(Updates with early afternoon U.S. trading)
* Oil falls more than 3% in sixth straight down day
* Wall Street mixed; defensives, tech higher
* U.S. dollar hits nine-month high
WASHINGTON, Aug 19 (Reuters) - Stocks were mixed on Thursday while oil hit lows not seen since May as investors juggled ongoing concern about rising coronavirus cases and the prospect of the Federal Reserve easing back on stimulus later this year.
Major stock indices were mixed around midday after two straight losing sessions, a rarity for a persistent bull market that posted fresh record highs just last week.
The Dow Jones Industrial Average fell 0.18%, while the S&P 500 gained 0.15% and the Nasdaq Composite added 0.35%. Growth-sensitive sectors underperformed amid concerns about global economic growth, while defensive sectors and technology stocks led gains.
The MSCI world equity index, which tracks shares in 45 nations, fell 0.66%.
The murky picture comes after minutes from the Federal Reserve’s July meeting published on Wednesday showed officials expected they could ease stimulus this year, even though there was division over the U.S. jobs market recovery and the economic impact of spreading coronavirus cases.
The minutes solidified expectations the Fed will step back on stimulus before year’s end barring some unpleasant economic surprise. Bank of America Securities analysts moved up their window for a taper start to November from January following the minutes.
“Any decision to begin tapering asset purchases will be highly conditional on the data flow. With the recent rise in COVID cases, the Fed will be monitoring the incoming data closely to make sure that the economy continues to make ‘substantial further progress’ toward its dual mandate (especially on employment) before announcing any changes to its asset purchase program,” the analysts said in a note.
The Labor Department reported on Thursday that the number of Americans filing new claims for jobless benefits fell to a 17-month low last week. But gains in the job market also help nudge the Fed toward exiting an unprecedented stimulus effort that has driven stocks to all-time highs.
The focus now shifts to the Fed’s annual research conference in Jackson Hole, Wyoming, next week where central bankers from around the globe gather and Fed Chair Jerome Powell is due to give a speech that will be scoured for clues on the central bank’s next steps.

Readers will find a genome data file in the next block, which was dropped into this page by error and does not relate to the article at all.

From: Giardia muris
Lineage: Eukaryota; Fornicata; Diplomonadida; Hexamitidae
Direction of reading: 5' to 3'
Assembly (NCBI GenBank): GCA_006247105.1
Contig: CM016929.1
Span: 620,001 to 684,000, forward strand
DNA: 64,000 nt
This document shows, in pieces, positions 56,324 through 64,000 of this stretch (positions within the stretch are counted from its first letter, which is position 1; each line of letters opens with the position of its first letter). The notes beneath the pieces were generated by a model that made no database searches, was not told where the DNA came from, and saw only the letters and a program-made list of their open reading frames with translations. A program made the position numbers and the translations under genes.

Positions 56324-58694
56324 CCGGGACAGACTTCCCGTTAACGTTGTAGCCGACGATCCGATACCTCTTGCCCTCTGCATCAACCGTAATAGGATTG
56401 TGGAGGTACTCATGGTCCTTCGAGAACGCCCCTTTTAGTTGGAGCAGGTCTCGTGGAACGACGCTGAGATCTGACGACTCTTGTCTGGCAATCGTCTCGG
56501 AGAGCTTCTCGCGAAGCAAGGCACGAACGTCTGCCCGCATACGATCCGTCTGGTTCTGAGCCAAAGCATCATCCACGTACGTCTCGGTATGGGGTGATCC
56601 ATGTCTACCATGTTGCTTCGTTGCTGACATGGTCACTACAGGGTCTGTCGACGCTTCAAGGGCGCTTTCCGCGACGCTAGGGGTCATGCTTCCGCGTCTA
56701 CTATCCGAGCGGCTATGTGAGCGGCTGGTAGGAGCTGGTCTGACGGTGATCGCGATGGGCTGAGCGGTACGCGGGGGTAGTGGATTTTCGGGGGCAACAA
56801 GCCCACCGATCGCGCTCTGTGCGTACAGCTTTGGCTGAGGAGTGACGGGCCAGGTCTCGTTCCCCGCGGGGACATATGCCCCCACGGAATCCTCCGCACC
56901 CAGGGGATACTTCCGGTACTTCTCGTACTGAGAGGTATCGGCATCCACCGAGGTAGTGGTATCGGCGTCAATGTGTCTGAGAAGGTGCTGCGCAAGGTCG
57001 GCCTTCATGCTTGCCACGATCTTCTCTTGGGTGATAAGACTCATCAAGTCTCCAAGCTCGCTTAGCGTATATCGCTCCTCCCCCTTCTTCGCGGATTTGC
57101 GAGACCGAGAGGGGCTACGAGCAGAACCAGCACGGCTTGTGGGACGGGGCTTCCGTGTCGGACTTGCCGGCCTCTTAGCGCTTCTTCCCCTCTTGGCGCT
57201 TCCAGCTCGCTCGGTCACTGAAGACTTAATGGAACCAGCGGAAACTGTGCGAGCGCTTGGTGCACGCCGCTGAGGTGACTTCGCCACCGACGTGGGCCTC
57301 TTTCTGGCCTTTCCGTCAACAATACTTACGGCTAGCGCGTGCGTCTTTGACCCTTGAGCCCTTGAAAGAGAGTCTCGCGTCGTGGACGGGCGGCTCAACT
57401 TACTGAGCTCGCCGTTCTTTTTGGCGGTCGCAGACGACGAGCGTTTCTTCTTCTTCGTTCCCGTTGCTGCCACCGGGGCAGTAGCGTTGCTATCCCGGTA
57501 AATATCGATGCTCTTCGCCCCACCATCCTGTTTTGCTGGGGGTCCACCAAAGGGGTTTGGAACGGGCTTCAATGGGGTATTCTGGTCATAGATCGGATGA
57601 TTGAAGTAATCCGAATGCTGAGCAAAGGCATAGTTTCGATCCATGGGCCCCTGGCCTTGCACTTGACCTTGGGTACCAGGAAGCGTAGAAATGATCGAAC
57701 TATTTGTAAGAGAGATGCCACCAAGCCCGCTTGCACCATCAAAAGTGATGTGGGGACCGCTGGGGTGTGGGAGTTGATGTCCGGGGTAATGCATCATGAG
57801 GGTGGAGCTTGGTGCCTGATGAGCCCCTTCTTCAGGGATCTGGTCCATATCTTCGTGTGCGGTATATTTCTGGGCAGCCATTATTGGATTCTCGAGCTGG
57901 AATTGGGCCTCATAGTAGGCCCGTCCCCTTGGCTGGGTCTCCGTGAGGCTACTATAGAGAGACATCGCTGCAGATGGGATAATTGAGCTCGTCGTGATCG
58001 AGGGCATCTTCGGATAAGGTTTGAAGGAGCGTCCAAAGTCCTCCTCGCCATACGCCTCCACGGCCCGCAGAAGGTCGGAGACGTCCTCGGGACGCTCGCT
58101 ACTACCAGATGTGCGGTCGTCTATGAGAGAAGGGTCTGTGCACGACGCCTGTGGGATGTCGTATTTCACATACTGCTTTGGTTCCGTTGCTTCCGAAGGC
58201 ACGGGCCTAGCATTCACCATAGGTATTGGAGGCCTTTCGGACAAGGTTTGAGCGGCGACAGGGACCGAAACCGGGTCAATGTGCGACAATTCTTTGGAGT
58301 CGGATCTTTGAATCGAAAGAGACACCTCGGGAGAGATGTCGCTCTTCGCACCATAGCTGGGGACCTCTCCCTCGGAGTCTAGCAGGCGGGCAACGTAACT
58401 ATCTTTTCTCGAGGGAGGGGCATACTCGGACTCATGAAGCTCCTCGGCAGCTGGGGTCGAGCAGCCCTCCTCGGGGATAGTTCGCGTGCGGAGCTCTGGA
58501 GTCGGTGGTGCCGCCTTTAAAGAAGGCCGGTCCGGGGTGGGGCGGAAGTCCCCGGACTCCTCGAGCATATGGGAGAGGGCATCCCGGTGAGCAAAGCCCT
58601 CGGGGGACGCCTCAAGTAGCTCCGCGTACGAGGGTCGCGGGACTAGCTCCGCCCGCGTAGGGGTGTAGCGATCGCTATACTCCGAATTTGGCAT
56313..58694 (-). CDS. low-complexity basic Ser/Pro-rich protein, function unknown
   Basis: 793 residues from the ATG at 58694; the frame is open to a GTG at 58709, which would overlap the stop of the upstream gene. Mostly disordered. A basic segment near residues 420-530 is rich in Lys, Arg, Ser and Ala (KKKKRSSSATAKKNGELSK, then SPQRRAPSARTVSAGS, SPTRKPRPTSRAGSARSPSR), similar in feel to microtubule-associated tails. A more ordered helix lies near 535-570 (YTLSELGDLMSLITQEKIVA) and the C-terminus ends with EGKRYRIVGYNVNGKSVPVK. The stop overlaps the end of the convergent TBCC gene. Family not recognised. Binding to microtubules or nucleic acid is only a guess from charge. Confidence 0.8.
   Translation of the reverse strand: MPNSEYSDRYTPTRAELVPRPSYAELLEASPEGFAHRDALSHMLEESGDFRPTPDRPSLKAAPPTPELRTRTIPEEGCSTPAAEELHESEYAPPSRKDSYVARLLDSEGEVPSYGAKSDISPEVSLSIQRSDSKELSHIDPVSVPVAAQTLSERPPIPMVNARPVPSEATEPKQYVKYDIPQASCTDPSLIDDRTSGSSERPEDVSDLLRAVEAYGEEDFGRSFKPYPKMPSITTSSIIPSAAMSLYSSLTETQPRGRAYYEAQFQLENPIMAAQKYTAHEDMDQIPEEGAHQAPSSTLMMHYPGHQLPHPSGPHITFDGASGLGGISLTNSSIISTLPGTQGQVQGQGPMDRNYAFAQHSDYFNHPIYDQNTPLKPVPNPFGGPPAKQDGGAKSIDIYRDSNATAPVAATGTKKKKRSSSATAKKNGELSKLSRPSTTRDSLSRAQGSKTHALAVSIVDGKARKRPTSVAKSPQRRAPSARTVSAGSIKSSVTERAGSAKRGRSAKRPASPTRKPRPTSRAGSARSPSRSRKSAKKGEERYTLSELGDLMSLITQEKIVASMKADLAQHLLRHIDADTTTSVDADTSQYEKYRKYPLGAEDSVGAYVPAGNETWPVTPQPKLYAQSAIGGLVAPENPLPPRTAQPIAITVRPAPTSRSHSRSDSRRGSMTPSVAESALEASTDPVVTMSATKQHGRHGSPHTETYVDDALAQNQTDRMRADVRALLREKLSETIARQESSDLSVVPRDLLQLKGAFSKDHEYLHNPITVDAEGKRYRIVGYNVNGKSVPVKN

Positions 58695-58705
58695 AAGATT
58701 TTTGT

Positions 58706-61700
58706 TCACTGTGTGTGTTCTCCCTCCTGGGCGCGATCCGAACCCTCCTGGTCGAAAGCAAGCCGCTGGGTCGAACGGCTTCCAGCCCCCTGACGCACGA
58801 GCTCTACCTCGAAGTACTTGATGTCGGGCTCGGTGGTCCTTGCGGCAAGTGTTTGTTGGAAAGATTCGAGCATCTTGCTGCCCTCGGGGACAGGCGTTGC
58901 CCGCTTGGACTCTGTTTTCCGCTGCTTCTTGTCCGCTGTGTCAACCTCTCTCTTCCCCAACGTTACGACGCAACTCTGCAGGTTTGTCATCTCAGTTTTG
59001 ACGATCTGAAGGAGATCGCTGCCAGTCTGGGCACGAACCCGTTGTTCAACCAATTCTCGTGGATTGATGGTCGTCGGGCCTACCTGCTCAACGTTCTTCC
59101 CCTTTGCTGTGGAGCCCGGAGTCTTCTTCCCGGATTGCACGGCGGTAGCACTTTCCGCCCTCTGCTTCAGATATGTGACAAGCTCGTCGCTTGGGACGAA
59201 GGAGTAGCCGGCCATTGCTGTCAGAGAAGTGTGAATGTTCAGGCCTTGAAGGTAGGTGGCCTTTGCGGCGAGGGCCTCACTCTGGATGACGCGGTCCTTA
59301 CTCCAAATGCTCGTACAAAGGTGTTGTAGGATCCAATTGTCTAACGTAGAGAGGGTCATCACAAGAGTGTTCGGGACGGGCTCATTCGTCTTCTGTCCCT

The downward trend for oil continued on Thursday as the commodity was down for its sixth session in a row on concern about weakened travel demand as COVID-19 cases rise. A stronger dollar, on expectations that the Fed backs off its stimulus, further weighed on the sector.
“There’s concern that the Fed will begin tapering, resulting in a stronger dollar and weaker crude prices,” said Andrew Lipow, president of Lipow Oil Associates in Houston.
Brent crude was last down 3.25% at $66.01 a barrel. U.S. crude was last down 3.35% at $63.27 per barrel.
Six straight days of declines make the longest losing streak for oil since February 2020.
The dollar surged to its highest level since November, buoyed by its safe-haven status and the prospect of dwindling Fed stimulus, which could drive up U.S. government bond yields and drive investors to dollar-denominated assets.
The dollar index, which tracks the greenback versus a basket of six currencies, rose 0.37%, to 93.48.
The stronger dollar pushed gold prices down, with spot gold falling 0.32% to $1,781.90 an ounce. Gold futures were last up slightly to $1784.8 an ounce.
U.S. Treasury yields were down on reduced risk appetite in other sectors. Benchmark 10-year yields US10YT=RR dipped to 1.243%.
Reporting by Pete Schroeder in Washington, additional reporting by Alun John in Hong Kong; Editing by Emelia Sithole-Matarise, Nick Zieminski and Dan Grebler